Additionally, S.B. 41 Mental Health Access Amendments, requires health benefit plans to cover telehealth services for mental health treatment if the plan also covers in-person treatment of the same mental health conditions. All three bills passed in the Senate and are now in the House for consideration.

To view the bill presentations on the Senate floor, click here: S.B. 41S.B. 47 and S.B. 53.

Price Controls

The Price Controls During Emergencies Act was created in 2005, but not ever used until the COVID-19 pandemic hit in 2020. S.B. 86 Amendments to the Price Controls During Emergencies Act, makes necessary changes to the act to ensure consumers are not price gouged and protects Utahns from false claims during an emergency. S.B. 86 targets four changes to the act, including checkpoints before an investigation, transparency in changes to the cost of items, privacy protection for those accused until after adjudication and higher evidentiary standards. This bill passed in Senate Business and Labor committee and will be debated on the Senate floor in the coming week.

Criminal Penalties

This week we considered a couple of bills pertaining to criminal penalties. The first bill was created at the recommendation of the Utah Sentencing Commission, from a situation in which a 14-year-old girl was charged under the adult justice system rather than the juvenile system which resulted in a 10-year sentence to the state prison and registration on the sex offender registry. S.B. 50 Juvenile Offender Penalty Amendments, ensures that the appropriate level of punishment is administered based on the age of the offender at the time of the crime. It will not change the punishment for sexual infractions, for youth or adults. This closes a loophole where previously the punishment was based on the time of reporting rather than the time of the crime.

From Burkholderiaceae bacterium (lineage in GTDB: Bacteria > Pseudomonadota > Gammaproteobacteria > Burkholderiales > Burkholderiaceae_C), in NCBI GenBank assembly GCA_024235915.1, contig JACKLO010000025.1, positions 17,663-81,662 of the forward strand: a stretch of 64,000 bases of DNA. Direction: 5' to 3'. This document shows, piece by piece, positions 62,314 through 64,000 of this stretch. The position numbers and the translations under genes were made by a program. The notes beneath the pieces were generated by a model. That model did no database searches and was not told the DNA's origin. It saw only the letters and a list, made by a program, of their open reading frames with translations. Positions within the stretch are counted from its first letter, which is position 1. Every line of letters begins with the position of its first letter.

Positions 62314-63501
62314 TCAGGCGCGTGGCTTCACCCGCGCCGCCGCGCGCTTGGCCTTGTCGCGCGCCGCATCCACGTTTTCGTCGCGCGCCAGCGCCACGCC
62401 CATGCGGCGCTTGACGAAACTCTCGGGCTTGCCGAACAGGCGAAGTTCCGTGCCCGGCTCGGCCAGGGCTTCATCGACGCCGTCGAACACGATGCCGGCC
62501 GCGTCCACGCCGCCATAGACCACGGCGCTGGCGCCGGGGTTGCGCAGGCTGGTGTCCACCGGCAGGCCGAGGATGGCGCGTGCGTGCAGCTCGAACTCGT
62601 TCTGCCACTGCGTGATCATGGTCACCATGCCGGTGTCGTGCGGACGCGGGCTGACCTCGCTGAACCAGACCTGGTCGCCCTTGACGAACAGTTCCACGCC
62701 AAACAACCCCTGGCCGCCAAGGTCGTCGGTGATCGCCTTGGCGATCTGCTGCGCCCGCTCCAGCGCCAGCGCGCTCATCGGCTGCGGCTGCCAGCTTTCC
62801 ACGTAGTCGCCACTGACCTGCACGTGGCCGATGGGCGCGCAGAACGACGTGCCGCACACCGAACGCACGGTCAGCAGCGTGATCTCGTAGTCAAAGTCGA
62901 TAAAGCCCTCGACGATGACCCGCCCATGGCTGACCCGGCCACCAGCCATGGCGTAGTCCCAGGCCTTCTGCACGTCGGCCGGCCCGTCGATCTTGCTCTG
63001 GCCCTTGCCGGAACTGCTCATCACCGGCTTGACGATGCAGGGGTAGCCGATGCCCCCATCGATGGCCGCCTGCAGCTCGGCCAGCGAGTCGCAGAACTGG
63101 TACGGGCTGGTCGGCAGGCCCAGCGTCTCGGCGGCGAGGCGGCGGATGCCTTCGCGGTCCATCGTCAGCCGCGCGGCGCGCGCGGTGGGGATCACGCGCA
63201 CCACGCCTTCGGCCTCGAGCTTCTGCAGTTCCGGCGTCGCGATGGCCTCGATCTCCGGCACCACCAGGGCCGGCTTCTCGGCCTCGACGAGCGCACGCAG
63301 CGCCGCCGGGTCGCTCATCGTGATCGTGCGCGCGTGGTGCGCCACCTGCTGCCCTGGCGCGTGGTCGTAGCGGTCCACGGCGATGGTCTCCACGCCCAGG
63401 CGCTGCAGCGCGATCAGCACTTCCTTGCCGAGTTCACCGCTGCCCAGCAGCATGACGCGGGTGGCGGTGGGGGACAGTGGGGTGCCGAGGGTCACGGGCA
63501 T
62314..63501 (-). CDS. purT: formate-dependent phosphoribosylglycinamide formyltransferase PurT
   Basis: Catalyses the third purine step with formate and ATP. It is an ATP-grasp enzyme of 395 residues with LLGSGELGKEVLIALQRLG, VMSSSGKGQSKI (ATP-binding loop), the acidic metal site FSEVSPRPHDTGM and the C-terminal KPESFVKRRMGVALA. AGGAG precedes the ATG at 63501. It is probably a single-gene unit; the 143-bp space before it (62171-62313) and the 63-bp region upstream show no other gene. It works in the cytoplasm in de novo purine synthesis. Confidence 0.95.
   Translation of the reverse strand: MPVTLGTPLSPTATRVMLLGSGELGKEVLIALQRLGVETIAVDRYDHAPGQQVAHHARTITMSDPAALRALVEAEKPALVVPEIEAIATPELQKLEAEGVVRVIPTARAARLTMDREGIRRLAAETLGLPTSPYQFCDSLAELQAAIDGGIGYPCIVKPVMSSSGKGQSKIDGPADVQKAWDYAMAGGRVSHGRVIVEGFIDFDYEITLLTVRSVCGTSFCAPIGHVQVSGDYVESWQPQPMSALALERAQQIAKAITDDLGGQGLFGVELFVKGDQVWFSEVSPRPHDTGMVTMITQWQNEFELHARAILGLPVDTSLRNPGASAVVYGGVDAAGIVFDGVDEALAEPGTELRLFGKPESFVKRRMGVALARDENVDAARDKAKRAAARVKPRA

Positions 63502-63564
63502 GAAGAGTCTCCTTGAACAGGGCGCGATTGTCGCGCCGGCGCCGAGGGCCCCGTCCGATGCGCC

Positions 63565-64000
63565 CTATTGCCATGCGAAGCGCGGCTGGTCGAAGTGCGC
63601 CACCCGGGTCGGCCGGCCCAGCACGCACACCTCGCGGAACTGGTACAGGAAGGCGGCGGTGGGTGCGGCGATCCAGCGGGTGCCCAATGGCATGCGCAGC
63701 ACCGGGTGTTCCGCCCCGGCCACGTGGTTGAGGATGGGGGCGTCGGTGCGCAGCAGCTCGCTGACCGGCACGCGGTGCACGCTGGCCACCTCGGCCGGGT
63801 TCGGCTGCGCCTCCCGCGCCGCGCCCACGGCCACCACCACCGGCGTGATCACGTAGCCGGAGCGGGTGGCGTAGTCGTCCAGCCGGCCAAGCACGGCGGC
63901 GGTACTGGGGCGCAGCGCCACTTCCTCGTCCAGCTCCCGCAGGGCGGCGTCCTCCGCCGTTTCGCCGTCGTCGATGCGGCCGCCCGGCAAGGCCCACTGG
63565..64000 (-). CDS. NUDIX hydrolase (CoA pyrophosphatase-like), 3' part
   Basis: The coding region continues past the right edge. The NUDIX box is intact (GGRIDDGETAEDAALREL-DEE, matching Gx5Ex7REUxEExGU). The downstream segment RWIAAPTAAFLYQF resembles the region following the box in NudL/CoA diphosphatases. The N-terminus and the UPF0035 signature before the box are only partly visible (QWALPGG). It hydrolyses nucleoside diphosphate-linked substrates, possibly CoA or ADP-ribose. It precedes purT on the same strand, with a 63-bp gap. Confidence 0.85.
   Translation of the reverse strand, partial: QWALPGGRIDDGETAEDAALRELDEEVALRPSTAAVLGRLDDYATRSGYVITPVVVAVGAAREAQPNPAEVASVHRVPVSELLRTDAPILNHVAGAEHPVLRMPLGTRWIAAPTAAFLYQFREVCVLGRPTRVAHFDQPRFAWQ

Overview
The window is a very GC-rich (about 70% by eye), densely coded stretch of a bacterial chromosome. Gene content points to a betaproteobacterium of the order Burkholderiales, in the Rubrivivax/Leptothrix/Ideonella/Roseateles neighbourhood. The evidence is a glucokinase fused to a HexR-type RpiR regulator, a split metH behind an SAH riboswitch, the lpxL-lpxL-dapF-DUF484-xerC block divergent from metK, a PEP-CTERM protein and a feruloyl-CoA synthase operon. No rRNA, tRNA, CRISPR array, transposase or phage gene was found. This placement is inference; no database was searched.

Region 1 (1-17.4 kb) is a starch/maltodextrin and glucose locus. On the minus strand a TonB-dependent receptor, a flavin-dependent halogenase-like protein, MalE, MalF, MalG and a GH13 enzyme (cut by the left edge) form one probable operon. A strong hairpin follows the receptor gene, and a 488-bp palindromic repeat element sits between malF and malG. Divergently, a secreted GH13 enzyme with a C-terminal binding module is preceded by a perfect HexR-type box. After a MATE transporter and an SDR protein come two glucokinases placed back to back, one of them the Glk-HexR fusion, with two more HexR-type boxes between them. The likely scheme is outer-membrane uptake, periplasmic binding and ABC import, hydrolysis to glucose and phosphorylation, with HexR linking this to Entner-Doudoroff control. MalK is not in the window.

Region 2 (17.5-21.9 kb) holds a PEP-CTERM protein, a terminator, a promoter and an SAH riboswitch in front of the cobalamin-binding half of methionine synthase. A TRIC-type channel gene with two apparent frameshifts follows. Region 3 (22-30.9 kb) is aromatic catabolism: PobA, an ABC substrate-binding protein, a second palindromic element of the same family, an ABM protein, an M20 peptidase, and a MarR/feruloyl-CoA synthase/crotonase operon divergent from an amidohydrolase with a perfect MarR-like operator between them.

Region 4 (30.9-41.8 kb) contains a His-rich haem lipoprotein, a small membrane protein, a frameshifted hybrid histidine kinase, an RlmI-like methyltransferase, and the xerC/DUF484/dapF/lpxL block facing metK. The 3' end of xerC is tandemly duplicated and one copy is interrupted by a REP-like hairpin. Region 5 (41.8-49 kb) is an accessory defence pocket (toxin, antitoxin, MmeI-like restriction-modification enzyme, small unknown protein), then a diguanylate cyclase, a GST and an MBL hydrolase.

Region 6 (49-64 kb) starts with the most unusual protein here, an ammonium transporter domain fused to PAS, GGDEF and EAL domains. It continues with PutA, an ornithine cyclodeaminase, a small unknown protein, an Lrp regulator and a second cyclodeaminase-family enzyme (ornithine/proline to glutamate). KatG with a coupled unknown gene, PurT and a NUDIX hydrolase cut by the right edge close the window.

The second bill  S.B. 64 Domestic Violence Amendments, proposes to enhance domestic violence a third-degree felony if it is a third-time offense in a 10-year window.

Both of these bills passed in the Senate and will now be considered in the House.

To view the bill presentations on the Senate floor, click here: S.B. 50 and S.B. 64.

Consumer Alcohol Purchasing

Last year, we passed a bill that would allow consumers more options when ordering alcohol through the Utah Department of Alcoholic Beverage Control (DABC). This included allowing participation in subscriptions like Wine of the Month. The bill required funding that was ultimately rescinded due to the pandemic. This year, we are revisiting the change through S.B. 59 Consumer Alcoholic Beverage Purchasing. This new bill addresses some deficiencies in the DABC’s special order program and create a Consumer Purchasing Division of the DABC to implement the changes. The Senate passed the bill with unanimous support and will now be considered by the House.

Kirk Cullimore